The starters and sides were the best of what can only be described as a mediocre yet expensive meal. The fries came in second for the trip; in fact we had two large helpings. They are cut small like the frites that accompany mussels in Brussels and served in a wax paper cone without a side trip to heat lamp purgatory, but do you really go to Lola for fried potatoes?
Next in line was the octopus served with chiles, roasted garlic, radicchio, and elongated potato chips. It was a nice dish, the chiles in particular giving it a needed kick, but the octopus was slightly overcooked — a sin in either Greece or Sicily. The first course got noticeably worse with the black bean soup, which was a flavorful puree significantly weakened by the addition of whole beans that were undercooked (a legume theme that continued throughout the meal).
The main course, like the second wave of aircraft at Pearl Harbor, completely sunk the meal. The best dish was beef hanger steak served with pickle sauce, chiles, and fries. The perfectly cooked meat was a genuine onglet cut from the plate and not a tarted up flat iron steak, but how hard is it to get steak frite right? The large pork shank hailed from the hind leg and was competently braised, but its accompanying heirloom beans were undercooked and the fennel, Meyer lemon, and garlic compote decidedly lackluster. The combination of unctuous pork and chalky beans grated, to say the least. The real gastronomic war crime, however, was the wild steelhead trout served with cauliflower, mushroom, radish, apple, and almonds. Having both caught and cooked this noble fish, I was appalled by how overcooked and dry it was.
Dessert — consisting of chocolate-hazelnut flourless cake with beet parfait, dark chocolate-praline sauce, tangerine emulsion, beet paper, hazelnut ice cream — sounded a lot better than it turned out to be. None of it was bad, but it was basically over-described cake and ice cream. Coming at the end of serial disappointments, it was probably better than we gave it credit for being, but it ended up serving as a metaphor for the entire meal: fairly ordinary and inconsistently executed cuisine. We asked our eye-rolling waitress if Chef Symon was in the kitchen that evening and were curtly informed that he was in New York, the scene of his failed Parea restaurant. Michael, you need to come home to Cleveland, they are asleep at the flame top in your marquee restaurant.
Mago tip: Go to the bar or skip Lola for Lolita (see below). The bar at Lola is the best part of the restaurant. When we dined, it was packed (as opposed to the rest of the establishment) and the tenders were friendly and talented. You can order off the menu at the bar, which, believe it or not, is noticeably less noisy than the rest of the space. The noise level at Symon’s restaurants seems to be a common theme among reviewers that we can confirm for at least two of them. With respect to Lolita, as you read the review for that restaurant keep in mind that you can eat there for half of what you pay at Lola.
9. West Side Market Café
This was the only establishment visited twice by the MagoGuide Team. We were in Cleveland initially because it is the epicenter of Michael Symon’s restaurant empire, but we quickly fell in love with this fascinating and largely neglected city that reminds me of Italy’s Genoa with its blue-collar approach to excellent yet unpretentious food. Having commandeered the Holiday Inn Express honeymoon suite as our Cleveland love shack, we found its financial district location in the 19th century historic Guardian Bank Building an excellent jumping off point for other nearby renovations of Gilded Age structures, the Warehouse District, the Cuyahoga County Soldiers’ and Sailors’ Monument (Mago tip: skip the Rock and Roll Hall of Fame for this gem of a memorial to the American Civil War), and especially the West Side Market. A pleasant walk or easy bus ride from downtown Cleveland, this enclosed market complex dates to 1840 and is one of the best in the country. We made two extensive tours of the stalls prior to a lunch and a breakfast the following day, which left us planning to rent a place with a decent kitchen near-by so that we could cook our way through the complex over the course of several months.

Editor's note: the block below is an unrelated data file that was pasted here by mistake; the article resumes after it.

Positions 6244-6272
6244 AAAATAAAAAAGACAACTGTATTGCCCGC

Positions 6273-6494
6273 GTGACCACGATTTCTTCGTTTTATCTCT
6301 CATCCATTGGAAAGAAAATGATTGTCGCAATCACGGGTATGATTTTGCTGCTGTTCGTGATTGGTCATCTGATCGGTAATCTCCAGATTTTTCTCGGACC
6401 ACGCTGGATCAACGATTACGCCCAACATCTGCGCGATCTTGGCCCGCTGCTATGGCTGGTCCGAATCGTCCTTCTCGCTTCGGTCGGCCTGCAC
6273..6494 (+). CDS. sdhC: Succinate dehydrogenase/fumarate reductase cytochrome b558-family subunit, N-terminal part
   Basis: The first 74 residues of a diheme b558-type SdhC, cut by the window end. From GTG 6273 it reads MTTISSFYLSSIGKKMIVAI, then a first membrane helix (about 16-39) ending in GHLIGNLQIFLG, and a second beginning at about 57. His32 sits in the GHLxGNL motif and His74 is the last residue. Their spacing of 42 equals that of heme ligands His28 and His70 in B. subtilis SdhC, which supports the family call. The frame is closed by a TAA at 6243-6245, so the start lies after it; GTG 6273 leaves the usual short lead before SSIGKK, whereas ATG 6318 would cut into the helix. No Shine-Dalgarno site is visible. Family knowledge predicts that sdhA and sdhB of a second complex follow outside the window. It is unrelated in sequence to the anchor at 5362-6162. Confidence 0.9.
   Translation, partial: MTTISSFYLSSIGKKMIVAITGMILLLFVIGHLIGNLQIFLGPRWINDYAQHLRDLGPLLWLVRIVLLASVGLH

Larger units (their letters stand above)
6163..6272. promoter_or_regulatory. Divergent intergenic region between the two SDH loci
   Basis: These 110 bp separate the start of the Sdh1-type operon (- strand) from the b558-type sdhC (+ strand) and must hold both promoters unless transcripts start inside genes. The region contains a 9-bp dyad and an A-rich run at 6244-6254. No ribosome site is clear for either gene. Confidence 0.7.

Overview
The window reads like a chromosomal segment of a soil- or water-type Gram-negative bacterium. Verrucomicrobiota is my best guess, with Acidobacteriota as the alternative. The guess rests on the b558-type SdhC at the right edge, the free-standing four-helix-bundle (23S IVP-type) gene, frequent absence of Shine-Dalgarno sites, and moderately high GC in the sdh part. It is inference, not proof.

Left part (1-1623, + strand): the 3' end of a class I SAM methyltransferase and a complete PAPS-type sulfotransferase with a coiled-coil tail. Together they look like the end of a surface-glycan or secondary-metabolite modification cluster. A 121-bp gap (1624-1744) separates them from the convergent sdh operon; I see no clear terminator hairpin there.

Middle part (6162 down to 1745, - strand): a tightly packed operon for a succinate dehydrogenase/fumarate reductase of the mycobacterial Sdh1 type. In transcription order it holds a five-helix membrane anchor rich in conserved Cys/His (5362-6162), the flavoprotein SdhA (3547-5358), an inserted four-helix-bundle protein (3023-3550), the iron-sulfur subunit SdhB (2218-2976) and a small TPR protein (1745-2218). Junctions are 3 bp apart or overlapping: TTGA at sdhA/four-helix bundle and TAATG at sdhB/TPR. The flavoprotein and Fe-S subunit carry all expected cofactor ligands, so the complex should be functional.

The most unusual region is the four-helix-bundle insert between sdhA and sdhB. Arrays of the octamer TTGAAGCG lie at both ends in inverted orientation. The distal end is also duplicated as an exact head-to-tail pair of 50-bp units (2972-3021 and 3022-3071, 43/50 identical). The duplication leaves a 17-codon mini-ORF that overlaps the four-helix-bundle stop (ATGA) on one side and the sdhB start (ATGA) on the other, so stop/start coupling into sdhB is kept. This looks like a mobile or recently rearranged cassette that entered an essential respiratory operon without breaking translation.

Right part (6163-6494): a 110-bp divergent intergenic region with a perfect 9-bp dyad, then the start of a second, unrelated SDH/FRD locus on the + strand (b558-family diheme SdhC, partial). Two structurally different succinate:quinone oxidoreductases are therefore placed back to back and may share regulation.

The West Side Market Café is a pleasant bar and grill tucked into a corner of the culinary complex where products from the near-by stalls are cooked to order and, like its counterparts in every major European market, you can find locals pounding brewskies from early morning until closing time (4AM on Friday and Saturday nights!). The café is first and foremost an eatery for workers who have spent the night toiling in anonymity so that Cleveland’s fortunate foodies can experience the ultimate culinary high of simply going to the market and making up meals by virtue of what is on offer just about every day of the year.
We wandered in starving after two hours of ogling the goods in the stalls. There is a full bar with eight or so beers on tap. We sampled the Christmas ale, a winter warmer by the Great Lakes Brewing Company, which was like liquid gingerbread with an alcoholic kick. With the first part of Operation Hangover Cure well underway, we focused on the second and third major food groups in order to determine whether the extended family that runs the place could wield salt and fat to good effect. We had to wait about twenty minutes or so for the fryolater fest of walleye po-boy with salt and pepper potato chips, fresh cut fries, and buttermilk onion rings to arrive, but it was well worth it. The fish and bespoke chips were exemplary and the fries came in a respectable third for the entire trip in a very tight field. The onion rings, considered by the team to be the real test of any dive, were merely good. For desert we gunged some more of the Christmas ale along with lamb sliders that were cooked a perfect medium rare (no instructions were solicited or given on this matter, these folks simply know how to cook fresh ground lamb).